In the new series MIDMRKT Local, Symantec and MIDMRKT Suite partner to bring together local IT executives for interactive discussions on cybersecurity.
Thus far, we’ve met with nearly 100 executives in the following cities:
- Alexandria, Virginia
- Salt Lake City, UT
- Minneapolis, MN
- Milwaukie, WI
Here’s a recap of what we’ve learned thus far!
There are a multitude of threats that make cybersecurity an overwhelming endeavor for many IT departments, but emails and websites continue to be the most common, most damaging entry points for hackers. The increasing number of remote workers and fake sites over the past years amplifies these threats significantly. Even so, the most challenging realization for many organizations is that these threats often originate from within the company.
Many attendees have shared that security threats, from both emails and websites, often come from an employee inside the organization. In order to mitigate these threats, education or training is very common, but identifying an employee with bad intentions is still challenging.
Preparing for internal threats is a delicate situation. Organization must balance productivity and efficiencies with monitoring and restrictions. Often times what’s at stake is employee morale. Excessive monitoring and unnecessary restrictions can lead to a culture of fear or distrust, paralyzing or obstructing productivity.
At the local events, the attendees have overwhelmingly agreed that a focus on employee engagement and training can create a more positive and secure work environment. Also beneficial is an attentive HR department, which can help identify and prevent internal security threats.
Even employees that are less technologically inclined have caught onto the classic phishing emails and scams. Many organizations have set up their own sophisticated phishing campaigns to help educating employees about odd looking links or senders. Employees, at this point, have become more aware of scammers asking them to donate money or send a ransom, which is progress. The problem is that email threats are becoming increasingly sophisticated, with some containing links that can fool software and services that are explicitly designed to detect email threats.
In Salt Lake, one attendee noted a phishing attack so severe that an internal employee ended up wiring $1M to the hacker. For many midmarket companies this would be crippling.
In Alexandria, attendees discussed a giant in cybersecurity. Emotet is a banking trojan that has evolved significantly over the last year to produce extremely deceptive and malicious email campaigns. These emails infect recipients through attached word documents, PDF files and links to fake websites designed to gather sensitive information. Commonly used to attack local and federal government agencies, Emotet infections have been known to cost as much as $1 million of damage per incident.
In order to protect their organizations from the growing threats, attendees concluded:
- Invest in antivirus software.
- Keep all software systems updated to the latest patch.
- Educate employees to think before they open any link or attachment in an unsolicited email.
With the growing population of remote workers, it's also essential to protect devices even when they're not on an organization's local network. As such, many companies are turning to cloud access security brokers to help protect a remote workforce that is accessing sensitive data from around the world.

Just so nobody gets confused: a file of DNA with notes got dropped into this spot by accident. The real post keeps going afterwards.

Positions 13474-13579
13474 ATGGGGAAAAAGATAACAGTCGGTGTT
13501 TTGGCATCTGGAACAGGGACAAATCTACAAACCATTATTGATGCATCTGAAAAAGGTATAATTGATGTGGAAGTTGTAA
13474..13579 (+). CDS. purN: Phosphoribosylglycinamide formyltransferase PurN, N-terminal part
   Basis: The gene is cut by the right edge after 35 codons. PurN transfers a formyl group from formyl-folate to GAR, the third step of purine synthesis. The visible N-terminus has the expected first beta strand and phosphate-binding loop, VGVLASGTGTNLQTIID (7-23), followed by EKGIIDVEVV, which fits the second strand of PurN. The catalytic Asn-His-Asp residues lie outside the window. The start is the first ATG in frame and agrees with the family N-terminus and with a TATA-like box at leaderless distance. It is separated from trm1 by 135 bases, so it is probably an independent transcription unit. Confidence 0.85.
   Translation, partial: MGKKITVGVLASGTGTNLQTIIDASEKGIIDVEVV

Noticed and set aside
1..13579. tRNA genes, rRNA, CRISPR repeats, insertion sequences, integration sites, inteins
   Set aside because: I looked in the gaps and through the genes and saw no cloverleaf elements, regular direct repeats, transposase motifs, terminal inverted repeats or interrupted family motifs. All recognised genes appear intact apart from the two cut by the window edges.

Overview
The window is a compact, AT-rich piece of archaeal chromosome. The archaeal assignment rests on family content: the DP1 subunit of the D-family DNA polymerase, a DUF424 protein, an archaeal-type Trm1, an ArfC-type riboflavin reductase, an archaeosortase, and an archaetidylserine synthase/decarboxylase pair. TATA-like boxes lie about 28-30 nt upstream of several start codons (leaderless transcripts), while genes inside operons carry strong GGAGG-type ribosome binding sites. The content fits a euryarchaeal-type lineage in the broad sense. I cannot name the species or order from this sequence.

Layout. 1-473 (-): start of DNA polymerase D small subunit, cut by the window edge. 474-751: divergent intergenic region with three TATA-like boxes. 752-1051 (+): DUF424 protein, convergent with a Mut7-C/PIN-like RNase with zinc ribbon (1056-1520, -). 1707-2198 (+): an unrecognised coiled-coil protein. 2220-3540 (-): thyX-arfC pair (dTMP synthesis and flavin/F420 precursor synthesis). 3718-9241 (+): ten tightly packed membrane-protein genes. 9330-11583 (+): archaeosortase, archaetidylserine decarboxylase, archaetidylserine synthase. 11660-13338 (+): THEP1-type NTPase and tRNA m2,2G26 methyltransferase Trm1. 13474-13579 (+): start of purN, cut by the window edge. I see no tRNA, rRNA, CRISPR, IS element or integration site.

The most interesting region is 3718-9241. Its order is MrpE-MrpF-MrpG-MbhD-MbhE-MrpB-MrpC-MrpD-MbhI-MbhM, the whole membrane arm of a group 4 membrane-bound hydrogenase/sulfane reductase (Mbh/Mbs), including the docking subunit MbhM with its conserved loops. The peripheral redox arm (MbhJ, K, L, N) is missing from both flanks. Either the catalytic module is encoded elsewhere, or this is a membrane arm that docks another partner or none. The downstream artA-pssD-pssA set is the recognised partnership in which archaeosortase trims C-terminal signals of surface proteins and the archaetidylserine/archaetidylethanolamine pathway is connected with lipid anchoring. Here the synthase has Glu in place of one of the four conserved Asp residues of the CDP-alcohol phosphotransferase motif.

Finally, in protecting yourself from email threats, point solutions or products aimed at preventing a specific risk should not be the only line of defense. Today's email threats evolve far too quickly for point solutions to be practical over an extended period.
Website threats are equally as common and dangerous as malicious email campaigns. Cryptojacking is one of the fastest-growing new threats, having increased by an alarming 459 percent in 2018, according to a Cyber Threat Alliance report. Cryptojackers can infect your website with a single line of code from their mining algorithm and then slow your device to a crawl as they use your computing power to mine for cryptocurrency. All of the conventional content management systems are vulnerable and can be exploited, with WordPress sites being some of the most common cryptojacking victims.
In addition to making devices hardly functional and able to complete work, cryptojacking causes computers to use an absurd amount of power. According to MarketWatch, it costs US$4,758 in power consumption alone to mine a single bitcoin. Considering that two cybercrime groups, Alpha and Beta, have been able to steal more than 1 billion dollars in cryptocurrency, the power consumption costs of unsuspecting victims are ludicrous. Cryptojacking might not involve hacking directly into your bank account, but you are still paying a hefty price.
Maintaining good cyberhygiene is the best way to protect yourself from cryptojacking and similar website threats. Protection ideally involves creating a routine or set of procedures that all device users within an organization can maintain to keep systems secure and running smoothly.
About MIDMRKT Local
If you like to learn more about MIDMRKT Suite or our Local events, please visit us at http://www.midmrkt.com. We offer a number of services for both midmarket IT executives and solution providers.